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A horse trains on the Polytrack racing surface at Keeneland Race Track, Lexington, KY.

Synthetic Dirt Muddies Kentucky Derby Handicapping

May 02, 2008 08:00 AM
by findingDulcinea Staff
This year's entrants have run many more races over synthetic surfaces than past fields. Fans wonder how these horses will adjust to Churchill Downs’ dirt track.

30-Second Summary

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Handicapping the Kentucky Derby, with its large fields of inexperienced horses, has always been difficult, but the rise of synthetic dirt tracks in the past few years turns it into even more of a guessing game.

Synthetic dirt is designed to reduce horse injuries. Turfway Park installed it in 2005 and had a drastic reduction in catastrophic injuries, down to three from 24 in the previous year.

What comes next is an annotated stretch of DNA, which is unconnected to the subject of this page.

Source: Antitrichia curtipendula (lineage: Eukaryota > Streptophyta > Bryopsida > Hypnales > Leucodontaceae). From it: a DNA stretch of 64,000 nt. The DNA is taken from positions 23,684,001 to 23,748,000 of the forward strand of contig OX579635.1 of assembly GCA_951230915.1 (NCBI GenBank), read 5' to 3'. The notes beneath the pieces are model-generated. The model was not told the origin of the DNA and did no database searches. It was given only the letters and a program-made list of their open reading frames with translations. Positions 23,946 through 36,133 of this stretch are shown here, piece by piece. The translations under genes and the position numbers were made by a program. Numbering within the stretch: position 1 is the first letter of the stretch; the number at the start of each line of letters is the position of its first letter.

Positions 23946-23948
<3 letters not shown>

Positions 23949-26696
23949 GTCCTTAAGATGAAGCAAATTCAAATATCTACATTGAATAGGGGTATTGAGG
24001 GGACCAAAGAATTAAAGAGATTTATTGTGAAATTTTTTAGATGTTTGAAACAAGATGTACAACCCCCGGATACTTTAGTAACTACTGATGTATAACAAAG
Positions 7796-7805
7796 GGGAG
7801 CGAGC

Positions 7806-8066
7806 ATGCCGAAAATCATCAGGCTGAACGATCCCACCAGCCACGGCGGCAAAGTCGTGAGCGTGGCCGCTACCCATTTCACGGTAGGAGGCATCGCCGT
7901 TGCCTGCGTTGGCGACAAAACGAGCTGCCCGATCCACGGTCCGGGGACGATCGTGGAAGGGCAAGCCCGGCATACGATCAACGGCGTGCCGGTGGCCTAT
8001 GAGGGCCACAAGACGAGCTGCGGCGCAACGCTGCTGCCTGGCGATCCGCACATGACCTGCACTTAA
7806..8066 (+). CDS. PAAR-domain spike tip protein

Barbaro’s fatal injury in the 2006 Preakness Stakes brought national attention to the issue of horse safety and encouraged the switch to synthetic dirt. In 2006, Keeneland became the highest-profile track to make the switch, and the State of California mandated that all tracks do the same.

But there are many in the horse racing community who reject the use of synthetic dirt, arguing that it produces less exciting races and a rise in minor injuries.

Handicappers have also found it difficult to translate results on synthetic tracks to traditional dirt tracks. “Judging how horses will make the transition from Poly to dirt is guesswork, not handicapping,” writes Andrew Beyer.

As a result, this year’s race is less predictable than it ever has been and may result in long-odds horses finishing in the money.

Headline Link: A new era for handicapping

Background: The rise of synthetic dirt tracks

Opinion & Analysis: Criticisms of synthetic dirt

Reference: Synthetic dirt manufacturers

Related Topics: Kentucky Derby Information and Analysis

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